(Personal) Safety & Security.
How should one address personal safety concerns while travelling? The issue is a somewhat complex one, but primarily a function of three variables: individual circumstances, areas of travel, and personal perceptions:
Individual Circumstances: Generally speaking, a woman is more at risk than a man, a weak person more at risk than a strong one, and a tourist more at risk than a local; these are things that we can do little about, other than recognize them as risk factors and adjust our expectations — and preparations — accordingly. Other factors are more under our control. People who appear confident, pay attention to their surroundings, and move briskly & purposefully are less likely to attract trouble than those who seem nervous, inattentive, or aimless.
Areas of Travel: Some parts of the world are inherently more risky than others. These locations (and their boundaries) change with the political winds, so apprise yourself of the current situation before venturing into any regions that you do not know to be politically stable. The consular offices of major governments are good sources of current information in this regard: you'll find links to comprehensive British and American sources on the TraveLinks page, in the Places to Visit section.
Personal Perceptions: Different people exhibit different levels of risk tolerance. Some are comfortable in (or give little thought to) quite risky situations; other see dragons around every corner.
Additionally, there are powerful political and commercial forces that find advantage in frightened people, and we live in times when increased communication capabilities and decreased analysis skills make this an even greater concern than it has historically been. Few people these days take the trouble to educate themselves as to the true nature of any risks presented by the various scenarios that are being "sold" to them.
An example: the concerns that many have about terrorist aviation threats are, quite simply, irrational. If terrorists successfully hijacked and crashed one of America's regular commercial flights every single week, the chance of your being on a crashed plane at some time over the course of your life would be approximately 1 in 135,000. But your lifetime chance of being killed by lightning is about 1 in 35,000. So you are almost four times more likely to die due to a lightning strike than a commercial plane crash, even given the ridiculous scenario of weekly hijack occurrences. The real danger — the one that you could reasonably be concerned about — is the drive to the airport: your lifetime chance of dying in a motor accident (based on 2003 figures) is about 1 in 83, a couple of thousand times more likely than even the greatly exaggerated hijacking scenario imagined above! Terrorists have inflicted far more damage on their enemies by disrupting, delaying, and complicating the world's commercial air traffic than by any actual plane hijackings.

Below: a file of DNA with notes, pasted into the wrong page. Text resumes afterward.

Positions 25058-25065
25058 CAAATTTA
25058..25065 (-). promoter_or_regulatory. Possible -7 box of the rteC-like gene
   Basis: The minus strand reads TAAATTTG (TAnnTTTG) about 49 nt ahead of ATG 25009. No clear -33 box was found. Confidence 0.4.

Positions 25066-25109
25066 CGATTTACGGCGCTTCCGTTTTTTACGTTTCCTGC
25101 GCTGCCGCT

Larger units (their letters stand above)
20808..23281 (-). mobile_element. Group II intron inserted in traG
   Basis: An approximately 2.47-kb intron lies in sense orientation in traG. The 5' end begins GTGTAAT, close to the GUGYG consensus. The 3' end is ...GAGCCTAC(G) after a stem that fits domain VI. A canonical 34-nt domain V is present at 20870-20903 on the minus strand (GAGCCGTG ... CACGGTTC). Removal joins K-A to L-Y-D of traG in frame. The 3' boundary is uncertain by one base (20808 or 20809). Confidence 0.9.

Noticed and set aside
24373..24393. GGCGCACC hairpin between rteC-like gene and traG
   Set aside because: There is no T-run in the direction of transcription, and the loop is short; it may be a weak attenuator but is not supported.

I don't mean to imply that there are no risks associated with travel. There are. There are risks associated with every step — and every breath — that you take. But these risks are vastly smaller than many people choose to believe. If you are comfortable with driving to the airport, you should have no greater concerns about the remainder of your journey. Take reasonable precautions as with every other aspect of your life, but don't live in fear of nonexistent dragons.
Some Safety Suggestions.
I discuss quite a few security-related concerns — from security pouches & cash management to whistles, flashlights, & door stops — throughout this site, in the appropriate sections. Here are a few that are not so conveniently classified, but deserve your attention:
Hotel fires are frightening things (and a much more likely cause of your demise than "terrorists"), yet most people who perish in them could easily have saved themselves. Knowing what to do (and doing it) in such a situation is the single most important element of survival, but the correct behaviour is not at all obvious; most folks, in fact, find it counterintuitive. So I can't recommend this too strongly: take a few minutes to learn how to survive a hotel fire!
You are much less likely ever to be involved in a serious plane accident than a hotel fire, and even if you are, the odds in favour of your survival are actually surprisingly good. But of the people who do lose their lives in plane crashes, experts estimate that about 30% could have survived had they known how to handle the situation. If you'd like to become one of the more knowledgeable passengers, take the time to read how to survive a plane crash!